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‘We Always Feel at Home Here’: Mon Laferte, Cafe Tacvba, Panteon Rococo Rock Los Angeles State Historic Park for La Tocada

[dropcap size=big]M[/dropcap]on Laferte, Cafe Tacvba, Panteon Rococo, and a whole slew of the hottest Latin musical acts on the planet took over Los Angeles State Historic Park Saturday for the fifth annual La Tocada Music Festival. Framed by the majestic backdrop of the Los Angeles skyline, an eclectic collection of alt, rock, and pop en español maestros flooded the city soundscape with musica for close to nine hours.

Mon Laferte. Photo by Piero F Giunti.

People of all ages and shades of brown walked around the park in a sweltering heat, bouncing from stage to stage in a collection of black band tees, mariachi hats, Mexican flags, dark lipstick, and metal garb. The festival featured a day of Lucha Libre and three stages of music representing cultures from all over Latin America.

Jesse and Joy. Photo by Piero F Giunti.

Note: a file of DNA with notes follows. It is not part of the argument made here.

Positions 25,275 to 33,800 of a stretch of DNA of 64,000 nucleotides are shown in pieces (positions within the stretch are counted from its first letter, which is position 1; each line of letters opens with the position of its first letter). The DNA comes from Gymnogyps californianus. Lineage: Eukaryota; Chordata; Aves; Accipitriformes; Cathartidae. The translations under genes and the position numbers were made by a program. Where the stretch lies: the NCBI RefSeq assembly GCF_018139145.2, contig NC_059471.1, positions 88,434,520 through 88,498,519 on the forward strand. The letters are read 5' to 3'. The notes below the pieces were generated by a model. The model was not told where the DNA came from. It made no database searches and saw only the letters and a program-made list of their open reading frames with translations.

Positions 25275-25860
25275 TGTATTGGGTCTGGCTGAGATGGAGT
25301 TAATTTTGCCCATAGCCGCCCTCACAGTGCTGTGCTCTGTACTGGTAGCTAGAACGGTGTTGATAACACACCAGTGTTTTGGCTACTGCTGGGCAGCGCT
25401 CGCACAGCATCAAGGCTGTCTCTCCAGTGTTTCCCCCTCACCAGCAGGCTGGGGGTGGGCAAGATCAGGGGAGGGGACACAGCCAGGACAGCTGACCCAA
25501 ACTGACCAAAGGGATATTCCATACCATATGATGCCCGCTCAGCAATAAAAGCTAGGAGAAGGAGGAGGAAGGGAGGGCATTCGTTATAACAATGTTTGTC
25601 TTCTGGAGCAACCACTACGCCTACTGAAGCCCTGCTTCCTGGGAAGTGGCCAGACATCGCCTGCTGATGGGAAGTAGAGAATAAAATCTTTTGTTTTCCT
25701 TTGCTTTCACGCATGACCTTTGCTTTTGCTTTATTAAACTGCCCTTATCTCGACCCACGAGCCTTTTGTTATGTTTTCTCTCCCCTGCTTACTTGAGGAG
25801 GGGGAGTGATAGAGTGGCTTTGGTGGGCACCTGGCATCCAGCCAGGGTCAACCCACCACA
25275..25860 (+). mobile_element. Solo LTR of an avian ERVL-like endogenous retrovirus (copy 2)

Hundreds of people were in attendance to see acts like Mexican indie band Little Jesus on one stage or pop en español brother-sister duo Jesse and Joy on another. So did Molotov, Caloncho, Porter, Chulita Vinyl Club, and Camilo Septimo. The festival closed out strong with Mon Laferte followed by Panteon Rococo, and finally Cafe Tacvba.

Rubén Albarrán of Cafe Tacvba. Photo by Piero F Giunti.

The festival fuel was also eclectic. Pupusas, Philly cheesesteaks and tortas ahogada were among some of the most popular food options for hungry festival goers. Usually an indoor event, this year’s festival was moved to Los Angeles Historic Park because it allowed a grassy, open-field experience for the fifth anniversary of the festival. Last year’s festival was held at the Anaheim convention center.

Panteon Rococo. Photo by Piero F Giunti.

“In Los Angeles, a special kind of love from people has always existed for Panteon,” Panteon Rococo lead singer Dr. Shenka told L.A. Taco. “We always feel at home here. There is always a special camaraderie for all the people who live here.”

East Los Angeles resident Ramon Hernandez told L.A. Taco that this was his third La Tocada. He said he liked the park as venue better because he felt there was more space than in past years. Hernandez said he came to see Molotov and Cafe Tacvba. But his T-shirt spoke a little louder. It was a Panteon Rococo tee.

“Their more conscious songs, do get to you even harder because of the current climate,” Hernandez explained. “But their music has been pretty conscious from the get-go.”

RELATED: ‘Mar Iguana’ Director Lorena Endara Explains How Power Rangers Helped Inspire the Visuals

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